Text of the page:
Urgency of Climate Change, New Research Emerges at MIT Forum
A sense of urgency pervaded Monday’s clean energy forum, which was sponsored by the MIT Energy Initiative and featured a who’s who of energy and climate change policy. The forum was moderated by Rep. Edward Markey (D-Mass.), who is co-authoring legislation designed to tackle technologically and politically difficult global warming and clean energy issues.
The forum featured a presentation by John Holdren ’65, director of the White House Office of Science and Technology Policy. Holdren noted that the rate of global warming continues to outpace predictions, including those made within a 2007 report by the Intergovernmental Panel on Climate Change.
As a student at MIT in the 1960s, Holdren was inspired by the race to put a human on the moon. However, he said that the U.S. and the world face a far greater task in reducing human greenhouse gas emissions to levels that would avoid catastrophic climate changes.
In his presentation, Holdren outlined a number of cost-effective measures that could reduce carbon-dioxide emissions.
Markey noted that his bill would support the realization of many of these measures by spurring energy-efficient retrofits of existing buildings and increasing efficiency in energy utilities.
Markey also emphasized the role research would play in further achieving these goals and highlighted the MIT spinoff company A123 Systems, which aims to dramatically improve the efficiency of existing batteries.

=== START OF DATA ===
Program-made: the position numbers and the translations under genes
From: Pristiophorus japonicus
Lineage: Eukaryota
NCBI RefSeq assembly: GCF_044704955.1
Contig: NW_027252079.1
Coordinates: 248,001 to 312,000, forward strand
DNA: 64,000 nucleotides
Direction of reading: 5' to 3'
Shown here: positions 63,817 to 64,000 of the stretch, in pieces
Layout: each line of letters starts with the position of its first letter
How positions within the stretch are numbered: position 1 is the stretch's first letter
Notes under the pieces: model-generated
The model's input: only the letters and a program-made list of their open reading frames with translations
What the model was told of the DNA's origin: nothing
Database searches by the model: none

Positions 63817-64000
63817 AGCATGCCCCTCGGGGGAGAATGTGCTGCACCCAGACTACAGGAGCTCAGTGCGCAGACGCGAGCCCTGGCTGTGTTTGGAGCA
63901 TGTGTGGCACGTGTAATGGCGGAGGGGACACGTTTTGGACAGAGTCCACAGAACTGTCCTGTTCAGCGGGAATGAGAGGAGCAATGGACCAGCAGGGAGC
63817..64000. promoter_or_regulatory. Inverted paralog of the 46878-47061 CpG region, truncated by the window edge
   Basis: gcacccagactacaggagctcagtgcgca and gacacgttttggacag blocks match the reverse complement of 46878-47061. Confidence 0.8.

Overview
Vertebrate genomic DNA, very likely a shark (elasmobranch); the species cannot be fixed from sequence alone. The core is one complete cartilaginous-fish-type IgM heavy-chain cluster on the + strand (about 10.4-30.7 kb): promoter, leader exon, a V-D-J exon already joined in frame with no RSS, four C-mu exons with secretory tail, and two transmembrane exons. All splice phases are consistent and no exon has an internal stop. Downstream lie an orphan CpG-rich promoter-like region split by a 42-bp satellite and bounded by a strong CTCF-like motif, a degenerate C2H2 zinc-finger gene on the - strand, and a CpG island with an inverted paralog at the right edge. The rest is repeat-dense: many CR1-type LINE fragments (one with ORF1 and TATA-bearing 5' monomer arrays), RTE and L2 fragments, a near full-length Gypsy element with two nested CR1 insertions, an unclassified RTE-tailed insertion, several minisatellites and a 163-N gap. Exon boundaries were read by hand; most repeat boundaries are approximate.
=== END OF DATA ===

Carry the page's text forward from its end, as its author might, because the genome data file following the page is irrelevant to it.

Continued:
The forum also featured Daniel Yergin, Chairman of Cambridge Energy Research Associates and a Pulitzer Prize-winning author, as well as Prof. Ernest Moniz, Director of the MIT Energy Initiative.
Wrapping up the event was the keynote by Carol Browner, former head of the Environmental Protection Agency under President Clinton and assistant to President Obama on energy and climate change. Browner hearkened back to previous environmental crises, pointing out that after Congress passed regulations governing pollutants, industry was usually able to adapt to the regulations quickly despite the expected costs.
Browner, Holdren, and Markey often seemed frustrated with the lack of progress during the Bush administration on regulating greenhouse gases.
As EPA administrator in the 1990s, Browner prepared a legal argument supporting a role for the EPA in regulating carbon-dioxide emissions under the Clean Air Act. These documents were discarded by the most recent Bush administration, and it took the 2007 Supreme Court decision in Massachusetts v. EPA to establish the EPA’s obligation to regulate these emissions.
Browner said, however, that she would much rather see carbon-dioxide regulation come from the legislative branch and supports Markey’s efforts toward this goal.